Senators: Can Russia Use Crypto to Skirt Sanctions?

Four Democratic U.S. senators Wednesday requested Treasury Secretary Janet L. Yellen explain how her department plans to get cryptocurrency companies to enforce economic sanctions on Russia, The New York Times reported.

The Democrats were Elizabeth Warren of Massachusetts, Mark Warner of Virginia, Sherrod Brown of Ohio and Jack Reed of Rhode Island.

The letter to Yellen also asked whether decentralized financial structures were hindering sanctions enforcement.

The senators are concerned that Russia could turn to digital assets such as crypto or its own digital ruble to help ease the pressure of the economic sanctions, which include the freezing of the Russian central bank’s foreign assets, cutting off Russian banks from the SWIFT payment system, and private companies cutting off trade and investment in Russia.

A 2021 Treasury report about the burgeoning digital asset market suggested a possible problem for governments hoping to change countries’ behavior by implementing sanctions.

The Times has also recently said there were numerous crypto tools available to Russian entities who want to keep making deals without going through regular banks.

“These reports are even more troubling because of analyses that suggest that the cryptocurrency industry may not be fulfilling its responsibility to comply with U.S. sanctions,” the senators wrote.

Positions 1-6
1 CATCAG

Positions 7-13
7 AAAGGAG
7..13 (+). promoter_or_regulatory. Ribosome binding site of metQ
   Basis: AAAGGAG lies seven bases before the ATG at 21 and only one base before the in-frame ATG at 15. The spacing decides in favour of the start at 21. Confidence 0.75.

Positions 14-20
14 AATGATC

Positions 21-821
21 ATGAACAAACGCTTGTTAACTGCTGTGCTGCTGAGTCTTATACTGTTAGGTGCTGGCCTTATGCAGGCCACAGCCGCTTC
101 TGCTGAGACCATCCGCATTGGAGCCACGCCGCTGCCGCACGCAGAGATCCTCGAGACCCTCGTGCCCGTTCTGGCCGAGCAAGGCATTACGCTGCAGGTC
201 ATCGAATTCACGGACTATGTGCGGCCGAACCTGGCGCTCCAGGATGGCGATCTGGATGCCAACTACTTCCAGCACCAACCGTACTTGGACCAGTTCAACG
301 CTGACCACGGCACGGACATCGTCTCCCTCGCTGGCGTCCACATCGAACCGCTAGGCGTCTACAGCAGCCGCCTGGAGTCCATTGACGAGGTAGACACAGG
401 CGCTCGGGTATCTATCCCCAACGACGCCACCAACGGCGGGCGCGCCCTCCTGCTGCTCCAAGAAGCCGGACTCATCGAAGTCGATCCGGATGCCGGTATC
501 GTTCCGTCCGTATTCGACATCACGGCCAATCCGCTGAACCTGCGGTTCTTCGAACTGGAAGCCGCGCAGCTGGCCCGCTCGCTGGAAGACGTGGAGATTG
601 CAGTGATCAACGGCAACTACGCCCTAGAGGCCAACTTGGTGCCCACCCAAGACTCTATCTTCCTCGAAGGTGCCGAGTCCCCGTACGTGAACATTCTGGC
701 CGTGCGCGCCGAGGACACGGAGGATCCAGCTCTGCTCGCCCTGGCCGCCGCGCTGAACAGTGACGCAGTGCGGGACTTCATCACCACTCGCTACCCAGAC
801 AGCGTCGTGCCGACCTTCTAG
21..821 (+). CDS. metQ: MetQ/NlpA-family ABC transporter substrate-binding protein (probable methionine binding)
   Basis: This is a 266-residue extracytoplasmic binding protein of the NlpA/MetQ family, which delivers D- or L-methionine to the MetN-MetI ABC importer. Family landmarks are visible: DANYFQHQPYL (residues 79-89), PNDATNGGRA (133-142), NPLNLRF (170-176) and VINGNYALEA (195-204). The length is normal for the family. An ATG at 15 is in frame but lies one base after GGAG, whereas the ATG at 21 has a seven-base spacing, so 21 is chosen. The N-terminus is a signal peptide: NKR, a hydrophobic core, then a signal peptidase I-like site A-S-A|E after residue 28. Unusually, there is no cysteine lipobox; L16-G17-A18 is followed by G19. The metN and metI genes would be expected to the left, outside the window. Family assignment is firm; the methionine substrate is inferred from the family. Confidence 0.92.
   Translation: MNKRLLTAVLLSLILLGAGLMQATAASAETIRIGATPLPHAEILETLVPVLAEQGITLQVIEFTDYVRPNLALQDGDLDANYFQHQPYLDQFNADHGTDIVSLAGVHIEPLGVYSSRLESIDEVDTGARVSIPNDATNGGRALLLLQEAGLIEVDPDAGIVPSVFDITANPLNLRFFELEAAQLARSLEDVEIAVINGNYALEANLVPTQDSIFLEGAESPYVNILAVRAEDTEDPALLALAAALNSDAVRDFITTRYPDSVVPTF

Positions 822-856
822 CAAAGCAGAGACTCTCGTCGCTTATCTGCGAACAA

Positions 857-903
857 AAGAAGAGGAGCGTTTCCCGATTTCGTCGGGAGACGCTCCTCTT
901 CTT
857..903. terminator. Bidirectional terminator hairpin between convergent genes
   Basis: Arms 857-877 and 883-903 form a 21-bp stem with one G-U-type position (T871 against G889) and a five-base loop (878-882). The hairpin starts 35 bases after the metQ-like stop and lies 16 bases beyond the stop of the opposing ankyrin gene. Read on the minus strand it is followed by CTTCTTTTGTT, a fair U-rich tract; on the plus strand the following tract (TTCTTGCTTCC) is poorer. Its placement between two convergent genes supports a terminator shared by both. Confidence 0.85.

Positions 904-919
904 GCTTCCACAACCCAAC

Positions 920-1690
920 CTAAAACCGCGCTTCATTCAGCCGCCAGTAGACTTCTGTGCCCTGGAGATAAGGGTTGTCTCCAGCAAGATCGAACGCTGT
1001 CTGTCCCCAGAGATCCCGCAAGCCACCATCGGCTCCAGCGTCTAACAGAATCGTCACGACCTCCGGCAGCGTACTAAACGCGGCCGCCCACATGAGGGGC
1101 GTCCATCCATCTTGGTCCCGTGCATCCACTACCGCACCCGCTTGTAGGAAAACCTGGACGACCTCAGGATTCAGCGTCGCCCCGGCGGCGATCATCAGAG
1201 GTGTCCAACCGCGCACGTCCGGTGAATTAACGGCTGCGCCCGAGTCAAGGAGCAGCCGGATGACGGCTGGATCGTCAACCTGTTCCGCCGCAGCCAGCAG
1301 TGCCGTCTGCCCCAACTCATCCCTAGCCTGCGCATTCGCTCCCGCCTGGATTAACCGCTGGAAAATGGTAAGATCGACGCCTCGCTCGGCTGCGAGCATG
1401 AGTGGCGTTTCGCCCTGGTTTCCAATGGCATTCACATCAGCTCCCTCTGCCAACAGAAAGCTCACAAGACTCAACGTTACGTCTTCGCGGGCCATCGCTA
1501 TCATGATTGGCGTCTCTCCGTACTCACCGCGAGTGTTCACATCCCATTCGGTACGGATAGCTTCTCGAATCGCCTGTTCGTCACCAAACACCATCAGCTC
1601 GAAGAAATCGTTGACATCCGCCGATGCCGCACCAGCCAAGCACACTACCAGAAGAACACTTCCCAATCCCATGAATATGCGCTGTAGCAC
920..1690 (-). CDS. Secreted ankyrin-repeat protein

Read more: Blockchain Gaming Firm Animoca Blocks Russian Users

Animoca Brands, a blockchain gaming giant, will be blocking Russia from its platform because of the invasion of Ukraine, according to PYMNTS.

The sanctions against Russia have come from all directions — though many major crypto firms are still working in the country.

Animoca’s move will have an impact on subsidiaries Gamee, Lympo and others. But it likely won’t affect the company negatively, as the Russian user base isn’t all that large, according to co-founder Yat Siu.



About: Forty-two percent of U.S. consumers are more likely to open accounts with FIs that make it easy to auto-share their banking details during sign-up. The PYMNTS study Account Opening And Loan Servicing In The Digital Environment, surveyed 2,300 consumers to examine how FIs can leverage open banking to engage customers and create a better account opening experience.